Are you sitting right now? Chances are good that you are. You might be standing and reading this on your phone or tablet, or you could be lying back on a couch or your bed. But you're probably sitting, and if you are, let me ask you something: Did you choose the way you are sitting, the arrangement of all the body parts? For most of us, the answer is no. Sitting is so common, and we have been doing it for so long, that we really pay almost no attention to it until something hurts, or until someone asks us to notice. (Did you change your position when you read the question about choice just now? Bet you did.) We tend to "set it and forget it" when we collapse into a seat, where we immediately turn to whatever activity we are doing -- desk work, eating, watching TV, waiting for and riding the bus or train.
Here's an important fact that might surprise you: sitting is an activity. It seems like the cessation of an action -- walking, for instance -- but it's just a different way of balancing the body in activity. My Alexander teacher, Alan Katz, used to say, "sitting is standing in a different position," and I am constantly helping folks discover that their sit bones at the bottom of the pelvis are like a second set of feet. These bones are shaped like little rockers on a rocking chair, and the way we allow them to support our weight can be the difference between pain and ease in our bodies.
Sitting is so basic to our lives that significant time is typically spent in Alexander lessons learning (or unlearning) how to sit. This is because we spend a great deal of time in chairs, yet paradoxically we are not designed for this sitting activity, at least not for long hours. So much has been written and said about how learning the Alexander Technique can help you sit comfortably and with less strain. Here's a recent discussion of how we relate to chairs when we think about sitting. If you have a half an hour to listen, I recommend this interview with my colleague Ariel Weiss, who describes how to apply the AT in order to sit comfortably anywhere.
Are you still sitting? Here are some things to attend to, some ways to bring awareness to what you are doing.
- Stop whatever else you were doing (except reading this). You can add that back in after you rebalance yourself.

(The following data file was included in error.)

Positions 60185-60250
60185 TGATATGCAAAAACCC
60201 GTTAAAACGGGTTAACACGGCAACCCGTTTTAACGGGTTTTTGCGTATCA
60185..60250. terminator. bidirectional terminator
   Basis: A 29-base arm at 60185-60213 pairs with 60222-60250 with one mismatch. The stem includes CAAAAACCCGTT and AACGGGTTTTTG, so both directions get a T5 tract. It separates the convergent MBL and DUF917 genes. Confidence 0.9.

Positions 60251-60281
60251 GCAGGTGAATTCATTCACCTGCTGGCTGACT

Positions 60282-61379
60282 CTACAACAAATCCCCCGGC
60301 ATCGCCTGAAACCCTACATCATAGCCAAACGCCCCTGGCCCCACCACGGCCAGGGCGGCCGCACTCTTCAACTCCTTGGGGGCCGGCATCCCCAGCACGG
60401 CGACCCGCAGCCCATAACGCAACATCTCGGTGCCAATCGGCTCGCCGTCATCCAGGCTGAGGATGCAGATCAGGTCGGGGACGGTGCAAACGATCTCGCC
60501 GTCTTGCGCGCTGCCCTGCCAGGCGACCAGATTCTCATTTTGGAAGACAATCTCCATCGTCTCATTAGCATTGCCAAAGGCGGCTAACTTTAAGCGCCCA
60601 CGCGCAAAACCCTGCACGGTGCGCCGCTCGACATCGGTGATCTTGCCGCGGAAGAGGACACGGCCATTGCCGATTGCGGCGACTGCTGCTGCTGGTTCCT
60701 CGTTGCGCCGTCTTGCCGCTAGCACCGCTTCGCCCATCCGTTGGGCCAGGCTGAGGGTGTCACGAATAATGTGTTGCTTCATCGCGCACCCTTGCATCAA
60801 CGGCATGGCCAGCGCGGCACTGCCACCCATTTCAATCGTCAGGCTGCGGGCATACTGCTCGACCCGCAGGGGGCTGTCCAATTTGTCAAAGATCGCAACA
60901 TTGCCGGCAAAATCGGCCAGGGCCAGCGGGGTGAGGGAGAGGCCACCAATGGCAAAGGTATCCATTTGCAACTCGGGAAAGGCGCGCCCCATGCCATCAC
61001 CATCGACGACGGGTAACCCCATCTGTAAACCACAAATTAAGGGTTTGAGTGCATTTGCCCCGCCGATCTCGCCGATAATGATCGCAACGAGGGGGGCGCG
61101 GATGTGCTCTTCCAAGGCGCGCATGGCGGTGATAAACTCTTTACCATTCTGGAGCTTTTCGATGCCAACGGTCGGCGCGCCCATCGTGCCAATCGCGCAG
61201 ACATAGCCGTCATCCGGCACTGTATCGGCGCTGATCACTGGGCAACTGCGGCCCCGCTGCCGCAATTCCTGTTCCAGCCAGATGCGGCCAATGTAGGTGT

- Notice where your feet are. Let them be resting on the floor with the soles under the knees, at a 90 degree angle. It's great when the knees are level with the hips, but this is not always possible.
- Scoot forward on your seat so that your back is not leaning against anything. Adjust your legs and feet if necessary. Notice how the weight goes into your bottom.
- Access the integrity of your spine; allow it to rise up from the base, all the way up to support your head (it is as high as your inner ears, at about the level of your cheekbones). Please pay attention to the word "allow" here. You do not need to pull up, you only need to not pull down. If you are slouching, sense into your spinal column and let it lengthen up toward to crown of your head.
- Rock back and forth on your sitting bones. You will discover how leaning forward or falling back have a big effect on your neck, your solar plexus, and your lower back. Rock until you feel centered.
- From this new centered place, resume whatever you were doing (maybe just reading this). What are you aware of in this refreshed arrangement of parts? Can you maintain some of that awareness even as you eat/read/watch/work?
Which looks more comfortable?
A lot of learning in the Alexander process is about not doing anything "extra" when we move. Even something simple like bringing hands to the keyboard or a fork to the mouth typically includes a lot of unnecessary collapse or strain or effort. Master AT teacher Marjorie Barstow demonstrates this beautifully in a short introductory video. Skip to about minute 5:00 to see her in action, from a seated position.
One great thing about the fact that we sit so much is that we have countless opportunities to pause and notice what we are doing, and then make a new choice. This is mindful sitting, which is not just for meditation. Every time you bring awareness to how you sit, and then ease up on your body and find a more balanced way, you are repatterning your neuromuscular system, literally reshaping your brain's pathways. You will feel less exhausted as a result, because you are doing less work and becoming more dynamic.
The best way to learn this is to have some Alexander lessons. Being guided out of deadening habit and into lively wakefulness is enjoyable and practical.